Macros Galore!

In last week’s Lesson, I demonstrated how macros can save time, effectively replacing one-line functions in your code. One place I’ve used macros in my own code is when performing binary math operations.

Binary math isn’t anything you need to do in the C language. C is capable because it’s a mid-level language, but it also includes mathematical operators and functions that operate at a high level. Back in my assembly language days, however, binary math was something you had to program.

The processors back in the old days lacked complex mathematic instructions. For example, if you wanted to multiply a value by six you’d perform these steps:

  1. Shift the value left one notch, doubling it. Save that value.
  2. Add the new value to itself twice.

In C, you express this operation on the value in variable a as follows:

a <<= 1;
a += a + a;

The first statement doubles the value in a, so 5 becomes 10.

The second statement adds 10 to itself once for 20 and to itself again for 30: 5 * 6 = 30.

These statements represent molecules in binary arithmetic, performing simple functions that carry out basic math. They’re ideal for inclusion in your code as macros. To wit:

#define BYTWO(a) a<<1

The BYTWO() macro multiplies the value of variable a by two, doubling it. The macro needs an lvalue, so the result must be assigned as in:

x = BYTWO(4);

This macro triples a value:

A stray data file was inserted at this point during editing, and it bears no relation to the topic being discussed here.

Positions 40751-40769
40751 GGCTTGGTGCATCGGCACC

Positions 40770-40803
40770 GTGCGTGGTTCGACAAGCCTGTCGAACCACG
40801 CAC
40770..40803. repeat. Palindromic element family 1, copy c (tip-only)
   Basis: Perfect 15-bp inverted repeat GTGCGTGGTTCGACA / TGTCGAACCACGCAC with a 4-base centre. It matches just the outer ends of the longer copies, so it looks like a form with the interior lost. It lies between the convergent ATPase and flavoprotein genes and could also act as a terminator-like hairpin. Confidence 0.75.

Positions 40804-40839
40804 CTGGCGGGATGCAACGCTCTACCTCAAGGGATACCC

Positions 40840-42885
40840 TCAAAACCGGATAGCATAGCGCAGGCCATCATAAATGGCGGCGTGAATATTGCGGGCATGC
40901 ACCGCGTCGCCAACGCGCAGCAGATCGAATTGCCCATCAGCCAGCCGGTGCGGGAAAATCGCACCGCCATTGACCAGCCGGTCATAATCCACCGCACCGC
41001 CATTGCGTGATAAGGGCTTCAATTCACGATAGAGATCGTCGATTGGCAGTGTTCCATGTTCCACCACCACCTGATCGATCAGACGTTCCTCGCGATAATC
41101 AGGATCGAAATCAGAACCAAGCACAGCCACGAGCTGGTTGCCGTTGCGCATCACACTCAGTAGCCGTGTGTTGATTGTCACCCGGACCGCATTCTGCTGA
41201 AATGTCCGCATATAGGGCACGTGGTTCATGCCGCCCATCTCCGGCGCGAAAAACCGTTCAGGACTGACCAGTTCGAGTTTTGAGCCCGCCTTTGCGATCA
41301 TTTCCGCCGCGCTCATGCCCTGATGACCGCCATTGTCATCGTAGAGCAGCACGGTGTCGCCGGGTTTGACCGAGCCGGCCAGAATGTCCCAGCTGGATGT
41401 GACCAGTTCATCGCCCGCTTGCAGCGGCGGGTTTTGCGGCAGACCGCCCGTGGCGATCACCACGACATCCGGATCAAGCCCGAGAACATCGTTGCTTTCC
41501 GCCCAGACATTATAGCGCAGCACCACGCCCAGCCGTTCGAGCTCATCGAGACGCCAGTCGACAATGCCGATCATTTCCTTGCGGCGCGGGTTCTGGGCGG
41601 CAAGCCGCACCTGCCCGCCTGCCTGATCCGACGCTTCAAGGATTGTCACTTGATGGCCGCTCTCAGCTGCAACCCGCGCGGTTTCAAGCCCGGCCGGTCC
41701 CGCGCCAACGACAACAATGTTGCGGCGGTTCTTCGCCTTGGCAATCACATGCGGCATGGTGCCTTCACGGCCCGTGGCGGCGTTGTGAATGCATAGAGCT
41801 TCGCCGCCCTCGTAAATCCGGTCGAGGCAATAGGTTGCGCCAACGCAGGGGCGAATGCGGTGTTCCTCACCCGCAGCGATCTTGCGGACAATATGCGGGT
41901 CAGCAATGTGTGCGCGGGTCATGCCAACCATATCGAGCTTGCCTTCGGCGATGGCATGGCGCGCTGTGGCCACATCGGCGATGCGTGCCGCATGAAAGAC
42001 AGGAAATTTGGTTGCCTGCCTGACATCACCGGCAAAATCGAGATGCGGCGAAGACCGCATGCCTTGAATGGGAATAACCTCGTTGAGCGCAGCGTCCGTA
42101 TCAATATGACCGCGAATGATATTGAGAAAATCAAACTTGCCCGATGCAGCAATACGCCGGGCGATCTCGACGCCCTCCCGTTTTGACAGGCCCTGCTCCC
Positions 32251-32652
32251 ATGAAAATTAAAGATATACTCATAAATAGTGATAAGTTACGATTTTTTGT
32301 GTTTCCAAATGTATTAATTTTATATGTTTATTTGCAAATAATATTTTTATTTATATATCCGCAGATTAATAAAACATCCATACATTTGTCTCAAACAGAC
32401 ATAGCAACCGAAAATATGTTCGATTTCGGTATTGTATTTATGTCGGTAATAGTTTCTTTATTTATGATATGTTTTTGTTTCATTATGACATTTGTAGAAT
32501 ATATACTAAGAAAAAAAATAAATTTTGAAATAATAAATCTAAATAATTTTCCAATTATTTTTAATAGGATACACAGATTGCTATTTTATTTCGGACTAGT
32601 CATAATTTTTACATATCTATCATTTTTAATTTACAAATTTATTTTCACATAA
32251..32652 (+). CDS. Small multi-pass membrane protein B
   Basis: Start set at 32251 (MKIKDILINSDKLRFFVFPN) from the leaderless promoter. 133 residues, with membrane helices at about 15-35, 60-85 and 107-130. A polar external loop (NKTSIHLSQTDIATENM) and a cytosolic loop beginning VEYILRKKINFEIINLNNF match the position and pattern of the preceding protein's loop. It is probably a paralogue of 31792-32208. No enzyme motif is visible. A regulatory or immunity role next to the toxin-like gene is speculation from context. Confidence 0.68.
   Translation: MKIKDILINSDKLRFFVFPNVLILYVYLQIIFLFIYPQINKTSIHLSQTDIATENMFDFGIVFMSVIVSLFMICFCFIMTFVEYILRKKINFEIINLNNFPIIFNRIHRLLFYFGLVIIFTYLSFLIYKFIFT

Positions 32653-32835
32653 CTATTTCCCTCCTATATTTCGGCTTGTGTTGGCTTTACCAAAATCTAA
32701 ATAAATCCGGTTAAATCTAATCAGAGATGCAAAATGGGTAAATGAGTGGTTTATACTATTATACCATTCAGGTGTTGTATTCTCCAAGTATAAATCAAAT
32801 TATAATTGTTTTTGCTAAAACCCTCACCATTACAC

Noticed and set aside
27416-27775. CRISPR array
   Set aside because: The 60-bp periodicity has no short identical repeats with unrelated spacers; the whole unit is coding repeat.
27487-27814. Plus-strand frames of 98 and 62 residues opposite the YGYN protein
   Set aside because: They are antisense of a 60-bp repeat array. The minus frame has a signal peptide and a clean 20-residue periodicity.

#define BYTHREE(a) a+(a<<1)

The value of variable a is added to its double, which must also be assigned as in:

x = BYTHREE(4);

Of course, all these macros are silly given that C features math operators that let you multiply any value by any other. At the microscopic level, bit shifting for multiplication is faster than higher-order operations, though at today’s processor speeds the performance boost you see is minimal. Still, I think it’s fun to play with such macros and concoct methods of performing math at the binary level.

Here’s another macro I’ve used in my code:

#define NEWLINE() putchar('\n')

The NEWLINE() macro outputs the newline character, which helps clean up program output. It’s handy.

Creating macros can be fun, but avoid their over-use just to be cute. It’s possible (and I’ve seen it done) to obfuscate C code to make it look like a completely different language. While such efforts can be the foundation of curiosity or discussion, they detract from the bigger picture goal of keeping your code readable.

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